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Ship Collision: Cruise Ship Captain’s Bail Release Unlawful, Top Court Rules – UPDATED

MTI-Hungary Today 2019.07.29.

The decision by lower courts to release on bail the captain of a cruise ship which collided with a sightseeing boat in central Budapest in May was unlawful, the Kúria, Hungary’s supreme court, said in a non-binding resolution on Monday.

On May 29, the Viking Sigyn cruise ship collided with a sightseeing boat that had 33 South Korean tourists on board and a crew of two Hungarians. Seven tourists were rescued from the water after the collision and the rest died.

Ship Collision – Court Rules Cruise Ship Captain Release on Bail

Last month, a binding ruling handed down by a municipal court set the 64-year-old Ukrainian captain’s bail at 15 million forints (EUR 45,800). It obliged the captain to remain in Budapest and appear twice a week in person before the authorities investigating the circumstances of the collision.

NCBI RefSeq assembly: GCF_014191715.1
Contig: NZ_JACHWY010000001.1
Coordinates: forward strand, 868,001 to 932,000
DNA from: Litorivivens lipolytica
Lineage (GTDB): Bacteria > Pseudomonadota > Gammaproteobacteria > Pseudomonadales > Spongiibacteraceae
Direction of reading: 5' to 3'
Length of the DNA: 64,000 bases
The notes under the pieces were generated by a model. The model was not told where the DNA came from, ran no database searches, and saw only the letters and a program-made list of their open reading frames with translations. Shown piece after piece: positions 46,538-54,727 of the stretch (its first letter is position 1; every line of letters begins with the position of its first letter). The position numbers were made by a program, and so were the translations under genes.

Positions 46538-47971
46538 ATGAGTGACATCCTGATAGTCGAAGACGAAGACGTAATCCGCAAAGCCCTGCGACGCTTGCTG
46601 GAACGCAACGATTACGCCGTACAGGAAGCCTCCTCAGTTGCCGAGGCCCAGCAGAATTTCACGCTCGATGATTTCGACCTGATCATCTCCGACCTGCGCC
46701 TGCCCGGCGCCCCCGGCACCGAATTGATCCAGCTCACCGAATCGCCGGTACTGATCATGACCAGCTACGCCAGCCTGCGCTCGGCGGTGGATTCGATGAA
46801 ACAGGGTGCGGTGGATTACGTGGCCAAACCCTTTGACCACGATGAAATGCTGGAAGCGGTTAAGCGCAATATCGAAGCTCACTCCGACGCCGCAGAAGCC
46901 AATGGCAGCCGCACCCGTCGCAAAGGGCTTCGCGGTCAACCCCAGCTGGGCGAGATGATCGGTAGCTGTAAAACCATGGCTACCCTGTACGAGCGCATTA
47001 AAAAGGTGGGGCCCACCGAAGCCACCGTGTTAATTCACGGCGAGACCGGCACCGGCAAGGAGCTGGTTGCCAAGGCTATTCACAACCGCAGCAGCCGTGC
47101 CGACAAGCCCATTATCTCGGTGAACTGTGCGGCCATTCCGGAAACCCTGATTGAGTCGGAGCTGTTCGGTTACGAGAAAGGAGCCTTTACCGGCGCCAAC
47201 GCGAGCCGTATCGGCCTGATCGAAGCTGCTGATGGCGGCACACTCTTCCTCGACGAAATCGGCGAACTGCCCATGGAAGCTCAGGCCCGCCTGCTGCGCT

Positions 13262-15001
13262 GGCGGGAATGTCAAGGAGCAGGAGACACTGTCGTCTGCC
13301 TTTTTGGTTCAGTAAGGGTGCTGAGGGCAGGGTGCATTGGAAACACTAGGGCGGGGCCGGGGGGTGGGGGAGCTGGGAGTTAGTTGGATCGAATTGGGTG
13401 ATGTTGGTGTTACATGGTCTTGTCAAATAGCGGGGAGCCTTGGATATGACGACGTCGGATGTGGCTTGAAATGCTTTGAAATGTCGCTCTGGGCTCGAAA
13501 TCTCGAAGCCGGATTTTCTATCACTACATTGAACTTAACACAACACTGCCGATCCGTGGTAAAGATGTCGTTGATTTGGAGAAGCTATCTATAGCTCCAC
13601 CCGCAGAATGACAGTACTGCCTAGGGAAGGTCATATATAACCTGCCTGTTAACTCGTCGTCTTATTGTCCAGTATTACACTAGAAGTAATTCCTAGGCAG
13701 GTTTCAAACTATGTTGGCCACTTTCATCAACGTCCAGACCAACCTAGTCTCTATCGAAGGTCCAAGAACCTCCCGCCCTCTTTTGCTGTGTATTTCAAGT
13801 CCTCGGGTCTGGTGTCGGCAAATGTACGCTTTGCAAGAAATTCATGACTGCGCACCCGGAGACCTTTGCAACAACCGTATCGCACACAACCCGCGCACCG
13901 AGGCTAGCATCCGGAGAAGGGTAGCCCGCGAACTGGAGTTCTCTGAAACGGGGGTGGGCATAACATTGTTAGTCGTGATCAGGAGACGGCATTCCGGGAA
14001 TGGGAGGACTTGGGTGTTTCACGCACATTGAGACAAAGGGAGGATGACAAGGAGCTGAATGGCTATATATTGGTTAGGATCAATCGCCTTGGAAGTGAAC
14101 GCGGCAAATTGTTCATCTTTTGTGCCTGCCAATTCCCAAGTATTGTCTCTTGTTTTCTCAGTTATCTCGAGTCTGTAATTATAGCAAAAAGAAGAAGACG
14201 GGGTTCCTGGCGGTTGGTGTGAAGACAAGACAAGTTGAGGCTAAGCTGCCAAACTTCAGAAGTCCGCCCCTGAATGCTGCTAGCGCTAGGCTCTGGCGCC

Police: Viking Sigyn Captain ‘not under the Influence’

The captain was taken into custody on June 1 on suspicion of criminal misconduct.

UPDATE: In its justification, the Kúria said that even the lower courts had said that the grounds for placing the captain under criminal supervision were not met, which, it noted, only applied if the suspect posed a flight risk, but not to the risk of evidence tampering. A suspect can only be released on bail if they are being placed under criminal supervision, the court said. However, it argued, if the lower courts decided not to place the captain under criminal supervision, then they had no grounds to release him on bail, either.

The case went to the supreme court after the prosecutor asked the Kúria to declare the captain’s bail release unlawful, arguing that he posed a flight risk and the Hungarian authorities had no information on his place of residence in Hungary. The prosecutor also underlined the risk of evidence tampering, pointing out that the captain deleted data from his mobile phone after the collision.

The defence countered saying that the captain’s place of residence was in fact known to the authorities and that he had not deleted any data from his phone. The captain’s attorney said at Monday’s hearing that his client had been “made a public enemy” despite his right to enjoy the presumption of innocence.